Nominating a beneficiary lets you have your say about who receives your super if you pass away. We look at the pros and cons of nomination choices.
A binding nomination means no surprises. As long as it's valid at the time of your death, your super fund has to do exactly what it says.
There’s a bit more paperwork involved as you’ll need to complete the binding beneficiary nomination form and have it witnessed.
A binding nomination is only valid for three years. This might seem frustrating if your beneficiaries never change but could be a blessing in disguise if something happens to make you reconsider.
If you change your mind at any time, you’ll need to fill out a new form to update us.
You can make a non-binding nomination quickly and easily through MemberOnline.
This type of nomination acts as a guide only, so there’s a chance your super and insurance benefit could end up going to someone other than who you nominated.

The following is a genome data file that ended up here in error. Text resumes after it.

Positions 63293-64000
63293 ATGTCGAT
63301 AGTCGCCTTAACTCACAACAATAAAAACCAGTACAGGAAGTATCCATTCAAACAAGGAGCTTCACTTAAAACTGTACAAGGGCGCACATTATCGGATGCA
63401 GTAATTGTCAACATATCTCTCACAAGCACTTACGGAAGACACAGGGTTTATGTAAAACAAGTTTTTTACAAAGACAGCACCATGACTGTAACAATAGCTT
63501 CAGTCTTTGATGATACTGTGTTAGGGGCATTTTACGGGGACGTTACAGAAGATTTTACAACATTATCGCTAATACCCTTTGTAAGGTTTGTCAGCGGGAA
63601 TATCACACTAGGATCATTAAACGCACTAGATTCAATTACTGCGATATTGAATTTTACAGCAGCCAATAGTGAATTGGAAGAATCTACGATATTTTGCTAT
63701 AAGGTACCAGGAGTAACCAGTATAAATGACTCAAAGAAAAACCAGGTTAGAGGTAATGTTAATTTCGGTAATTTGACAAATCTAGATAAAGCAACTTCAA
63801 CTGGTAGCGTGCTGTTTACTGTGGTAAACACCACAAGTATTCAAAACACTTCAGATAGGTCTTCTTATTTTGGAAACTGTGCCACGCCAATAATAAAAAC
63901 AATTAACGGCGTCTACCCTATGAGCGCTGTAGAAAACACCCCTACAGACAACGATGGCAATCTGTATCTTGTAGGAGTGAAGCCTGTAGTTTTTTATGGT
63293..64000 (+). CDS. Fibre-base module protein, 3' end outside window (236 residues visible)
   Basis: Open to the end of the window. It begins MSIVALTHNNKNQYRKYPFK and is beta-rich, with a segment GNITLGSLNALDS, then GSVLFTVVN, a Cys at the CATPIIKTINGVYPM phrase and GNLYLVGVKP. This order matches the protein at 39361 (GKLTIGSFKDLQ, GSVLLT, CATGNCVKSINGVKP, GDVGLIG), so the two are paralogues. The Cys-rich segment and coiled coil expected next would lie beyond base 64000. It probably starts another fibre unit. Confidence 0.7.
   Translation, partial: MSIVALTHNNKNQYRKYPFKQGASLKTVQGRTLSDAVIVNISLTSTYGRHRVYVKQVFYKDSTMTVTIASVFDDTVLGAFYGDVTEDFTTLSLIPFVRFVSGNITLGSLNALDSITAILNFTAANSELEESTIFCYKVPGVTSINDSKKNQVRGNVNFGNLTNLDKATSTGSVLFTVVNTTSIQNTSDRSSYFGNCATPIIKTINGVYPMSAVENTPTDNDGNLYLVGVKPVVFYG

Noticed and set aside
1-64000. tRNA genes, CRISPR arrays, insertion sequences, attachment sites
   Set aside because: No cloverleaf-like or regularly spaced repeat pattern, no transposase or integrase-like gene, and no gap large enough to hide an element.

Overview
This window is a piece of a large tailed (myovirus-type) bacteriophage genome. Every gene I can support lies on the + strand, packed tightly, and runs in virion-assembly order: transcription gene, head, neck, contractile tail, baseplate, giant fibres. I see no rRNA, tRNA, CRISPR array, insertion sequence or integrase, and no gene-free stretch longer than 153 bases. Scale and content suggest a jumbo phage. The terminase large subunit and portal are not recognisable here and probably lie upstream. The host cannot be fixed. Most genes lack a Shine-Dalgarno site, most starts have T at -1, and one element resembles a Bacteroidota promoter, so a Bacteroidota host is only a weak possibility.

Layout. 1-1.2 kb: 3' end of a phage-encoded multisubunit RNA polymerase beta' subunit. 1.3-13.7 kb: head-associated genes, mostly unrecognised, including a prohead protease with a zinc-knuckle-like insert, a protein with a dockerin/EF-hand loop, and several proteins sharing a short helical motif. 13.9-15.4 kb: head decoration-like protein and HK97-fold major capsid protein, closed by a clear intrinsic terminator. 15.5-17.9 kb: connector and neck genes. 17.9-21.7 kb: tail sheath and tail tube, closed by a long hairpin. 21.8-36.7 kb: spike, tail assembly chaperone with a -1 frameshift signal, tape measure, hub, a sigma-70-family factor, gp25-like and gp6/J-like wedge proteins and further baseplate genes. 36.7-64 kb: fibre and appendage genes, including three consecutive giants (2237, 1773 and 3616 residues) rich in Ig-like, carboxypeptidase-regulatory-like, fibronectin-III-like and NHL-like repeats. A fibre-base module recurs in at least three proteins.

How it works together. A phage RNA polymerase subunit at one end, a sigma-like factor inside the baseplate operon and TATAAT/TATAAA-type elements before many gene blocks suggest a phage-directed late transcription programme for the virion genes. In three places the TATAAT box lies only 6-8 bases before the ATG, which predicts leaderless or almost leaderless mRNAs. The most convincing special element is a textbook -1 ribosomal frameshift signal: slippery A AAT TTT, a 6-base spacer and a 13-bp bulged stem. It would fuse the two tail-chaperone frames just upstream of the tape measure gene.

A non-binding nomination is indefinite, so if you change your mind for any reason, you’ll need to change your nomination too.
Choosing your beneficiaries
There are some rules about who can receive your super – and therefore be nominated as your beneficiary.
The person you choose must be:
- Your dependant, such as a spouse (of any sex)
- Your child or someone you have an interdependent relationship with
- Your legal personal representative, such as the executor of your will or administrator of your estate.
These rules apply for both binding and non-binding nominations.